In 2020, Mayo Clinic established an Advanced Care at Home (ACH) program. ACH is a virtual hybrid hospital-at-home (HaH) program that combines telemedicine with in-home care services by utilizing a state that is software-driven, vendor-mediate medical supply chain. The program initially focused on acute medical diagnosis but has expanded to oversee surgical and postsurgical patients with continued inpatient needs. Here, we report the first case of a small bowel obstruction (SBO) managed under a HaH program. A 52-year-old lady presented to the emergency department with symptoms suggestive of mechanical SBO. The diagnosis was confirmed with an abdominopelvic computed tomography (CT) scan, and the patient was admitted to the hospital. Based on the patient’s presentation and laboratory results, the care team proceeded with conservative treatment including nasogastric tube (NG) placement and suctioning, intravenous (IV) fluid replacement, and daily laboratory studies. She spent the first hospital day in the physical hospital ward so that the surgical team could ensure stability clinically and no urgent need for surgical intervention. On hospital day two, she was transferred home with ACH where the NG suctioning and IV replacement therapy could continue, while the medical team conducted daily virtual visits to ensure continued improvement. Additionally, a paramedic and a nurse performed an in-person, head-to-toe assessment and administered medications to the patient twice daily. She spent 5 days in ACH getting acute care and then was discharged into a postacute phase equivalent to outpatient monitoring called the restorative phase. She was monitored remotely for the duration of the restorative phase for 10 more days, and then she recovered fully. This case highlights that high-acuity patients with SBO can receive invasive treatments like NG tube suction as well as be appropriately monitored for clinical decompensation by a virtual hybrid home hospital program which combines virtual care providers with an in-home vendor-mediated supply chain.

Case Report

Colovesical Fistula: An Uncommon Cause of Hematuria and Rectal Bleeding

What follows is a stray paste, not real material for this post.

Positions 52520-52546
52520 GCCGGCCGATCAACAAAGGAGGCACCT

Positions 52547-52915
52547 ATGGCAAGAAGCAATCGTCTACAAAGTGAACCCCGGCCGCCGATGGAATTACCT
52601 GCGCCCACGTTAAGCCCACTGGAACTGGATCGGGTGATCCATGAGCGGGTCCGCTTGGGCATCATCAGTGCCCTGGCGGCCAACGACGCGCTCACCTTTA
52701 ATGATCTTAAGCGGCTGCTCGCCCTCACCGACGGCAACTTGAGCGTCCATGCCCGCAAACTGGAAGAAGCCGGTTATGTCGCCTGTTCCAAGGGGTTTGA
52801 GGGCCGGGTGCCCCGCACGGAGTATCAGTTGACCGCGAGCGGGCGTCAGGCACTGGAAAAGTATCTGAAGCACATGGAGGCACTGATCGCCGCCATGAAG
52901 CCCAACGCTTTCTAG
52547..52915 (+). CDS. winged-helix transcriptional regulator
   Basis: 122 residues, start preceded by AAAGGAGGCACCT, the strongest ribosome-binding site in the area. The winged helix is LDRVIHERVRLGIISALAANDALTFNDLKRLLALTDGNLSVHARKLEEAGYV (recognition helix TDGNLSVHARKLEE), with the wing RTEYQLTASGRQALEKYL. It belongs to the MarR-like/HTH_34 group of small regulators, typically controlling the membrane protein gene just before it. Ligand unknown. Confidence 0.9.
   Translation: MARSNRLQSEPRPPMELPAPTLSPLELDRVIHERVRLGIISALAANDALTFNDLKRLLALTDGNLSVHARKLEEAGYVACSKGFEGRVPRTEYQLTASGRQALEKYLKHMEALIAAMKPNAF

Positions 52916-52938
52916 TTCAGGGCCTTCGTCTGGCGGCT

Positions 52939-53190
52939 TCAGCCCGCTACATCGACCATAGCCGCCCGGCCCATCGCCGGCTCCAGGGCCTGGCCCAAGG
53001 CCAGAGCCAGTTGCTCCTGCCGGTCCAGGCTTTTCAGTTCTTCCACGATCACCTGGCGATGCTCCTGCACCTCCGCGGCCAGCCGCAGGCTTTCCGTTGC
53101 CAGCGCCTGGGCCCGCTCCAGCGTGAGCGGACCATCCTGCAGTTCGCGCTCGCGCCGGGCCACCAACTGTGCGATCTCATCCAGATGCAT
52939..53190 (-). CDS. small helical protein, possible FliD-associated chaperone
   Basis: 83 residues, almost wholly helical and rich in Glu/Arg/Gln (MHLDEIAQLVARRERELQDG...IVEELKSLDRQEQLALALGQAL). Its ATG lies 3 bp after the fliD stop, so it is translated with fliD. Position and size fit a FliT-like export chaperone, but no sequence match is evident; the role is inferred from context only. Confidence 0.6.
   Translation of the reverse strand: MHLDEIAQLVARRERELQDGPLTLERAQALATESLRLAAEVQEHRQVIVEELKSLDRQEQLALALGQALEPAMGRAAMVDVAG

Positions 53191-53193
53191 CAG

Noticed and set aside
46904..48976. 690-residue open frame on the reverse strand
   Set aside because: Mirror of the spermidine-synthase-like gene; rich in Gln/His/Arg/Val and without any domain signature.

Colovesical fistula is an infrequent complication of diverticular disease that presents with pneumaturia, fecaluria, dysuria and, rarely, hematuria or hematochezia. Here we present a case of concurrent hematuria and rectal bleeding arising from a diverticular bleed traversing a previously undiagnosed colovesical fistula. Other causes of colovesical fistula include Crohn’s disease, radiation, and malignancy, though it is most commonly caused by complicated diverticulitis as in this case. Computed tomography (CT) imaging, cystoscopy, and gastrograffin enema have been described as high-yield diagnostic tests. Interestingly, colonoscopy is only successful in diagnosing colovesical fistula in approximately 55% of cases. Management often requires surgical intervention, as in this case, given limited success with conservative management. Colovesical fistula should be considered in patients presenting with fecaluria, pneumaturia, and dysuria as well as in cases of hematuria.

Case Report

Gastric Pseudomelanosis: An Uncommon Finding

Gastric pseudomelanosis is a benign condition that has been characterized by pigment deposition within subepithelial macrophages inside the stomach wall. Occurrence of the condition is rare, with pseudomelanosis occurring more often within the duodenal mucosa. Few cases have reported pseudomelanosis within the gastric mucosa. We report a case of an 86-year-old female who presented with worsening iron deficiency anemia concerning for gastrointestinal bleeding. Her endoscopic evaluation was remarkable for a speckled pattern of dark pigmentation within the stomach, confirmed to be pseudomelanosis by histologic evaluation with pigment showing positive staining for iron.

Case Reports in Gastrointestinal Medicine
 Journal metrics
See full report
Acceptance rate30%
Submission to final decision84 days
Acceptance to publication14 days
CiteScore-
Journal Citation Indicator0.130
Impact Factor-